We live in a world that experiences plenty of problems and it can be difficult to hit them on all fronts. It seems as if one of the unexpected difficulties is seen in Spain, as well as other parts of the world.
The job market in Spain has suffered as a result of the pandemic but it is the youth in the country that are impacted more than any other. Overall, the youth unemployment rate is at 38%, which is much higher than what is seen overall in Spain. It is also the highest average in the European Union.
Another issue has to do with the rental market, as it is shrinking. Fewer and fewer people are renting these days, especially those who are between the ages of 18 and 35.
In order to move the needle, Spain is willing to pay $289 as a monthly bonus to any children in that age group who are willing to move out of their parent’s home. As long as they earn less than €23,725 per year, they can register for the bonus, according to a press release.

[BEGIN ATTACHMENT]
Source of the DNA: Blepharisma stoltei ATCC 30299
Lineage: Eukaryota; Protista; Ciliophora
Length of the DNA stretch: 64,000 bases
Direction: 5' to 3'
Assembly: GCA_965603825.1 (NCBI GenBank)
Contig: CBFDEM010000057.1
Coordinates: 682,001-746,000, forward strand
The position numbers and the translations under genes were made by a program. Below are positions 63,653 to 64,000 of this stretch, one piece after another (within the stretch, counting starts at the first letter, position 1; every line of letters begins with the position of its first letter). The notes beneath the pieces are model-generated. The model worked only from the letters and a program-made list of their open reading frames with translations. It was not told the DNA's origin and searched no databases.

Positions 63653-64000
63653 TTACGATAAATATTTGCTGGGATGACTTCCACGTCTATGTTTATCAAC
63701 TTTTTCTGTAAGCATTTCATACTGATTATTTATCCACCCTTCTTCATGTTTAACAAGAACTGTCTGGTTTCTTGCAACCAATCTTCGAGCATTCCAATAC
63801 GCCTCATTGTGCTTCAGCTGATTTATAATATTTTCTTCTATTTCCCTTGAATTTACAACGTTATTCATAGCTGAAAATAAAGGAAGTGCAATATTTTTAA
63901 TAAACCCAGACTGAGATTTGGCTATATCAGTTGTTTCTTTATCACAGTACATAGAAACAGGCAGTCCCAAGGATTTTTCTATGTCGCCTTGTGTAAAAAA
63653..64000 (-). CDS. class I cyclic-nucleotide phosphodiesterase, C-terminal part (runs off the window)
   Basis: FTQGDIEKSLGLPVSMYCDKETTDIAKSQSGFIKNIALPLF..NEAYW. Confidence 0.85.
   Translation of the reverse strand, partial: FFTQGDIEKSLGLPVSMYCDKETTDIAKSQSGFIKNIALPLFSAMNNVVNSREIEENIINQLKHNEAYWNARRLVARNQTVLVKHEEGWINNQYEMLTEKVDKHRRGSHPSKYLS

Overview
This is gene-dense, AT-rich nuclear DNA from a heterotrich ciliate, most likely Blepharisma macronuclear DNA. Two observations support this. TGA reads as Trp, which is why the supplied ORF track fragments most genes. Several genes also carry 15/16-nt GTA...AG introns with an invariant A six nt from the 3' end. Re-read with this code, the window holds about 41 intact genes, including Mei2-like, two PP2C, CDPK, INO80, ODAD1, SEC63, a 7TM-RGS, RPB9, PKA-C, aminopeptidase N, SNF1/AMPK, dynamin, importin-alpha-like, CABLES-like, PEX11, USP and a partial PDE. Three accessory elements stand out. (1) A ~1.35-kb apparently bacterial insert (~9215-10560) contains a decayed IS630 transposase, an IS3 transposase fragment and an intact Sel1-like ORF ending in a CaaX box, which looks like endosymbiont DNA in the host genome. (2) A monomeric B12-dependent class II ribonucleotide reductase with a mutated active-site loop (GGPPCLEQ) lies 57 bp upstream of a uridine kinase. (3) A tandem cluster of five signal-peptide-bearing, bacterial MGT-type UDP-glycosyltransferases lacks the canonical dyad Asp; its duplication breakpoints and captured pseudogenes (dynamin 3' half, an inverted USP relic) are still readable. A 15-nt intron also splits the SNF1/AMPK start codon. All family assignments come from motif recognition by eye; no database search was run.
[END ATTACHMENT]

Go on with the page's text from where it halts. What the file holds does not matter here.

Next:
Quartz did some research into the impact that the virus and children living at home have had on the economy. They say that in Spain, adults tend to live with their families until they are 30 years old. In the European Union, the average is 26 years.
When you combine the issues with the economy and the supply of rental homes along with the children that are still living with their parents, it is devastating to the entire economy.
Pedro Sánchez, the Spanish president, has discussed how the bonus would help to give access to rental housing to youngsters. He went on to say: “We are talking about a fair economic recovery and this means facilitating access to housing, especially for those who are most vulnerable to precariousness, such as our young people.”
Of course, Spain is not alone in its difficulties with young adults living with their parents. In the United States, many have also moved back in with their parents as well during these difficult times.SKM: below-content placeholder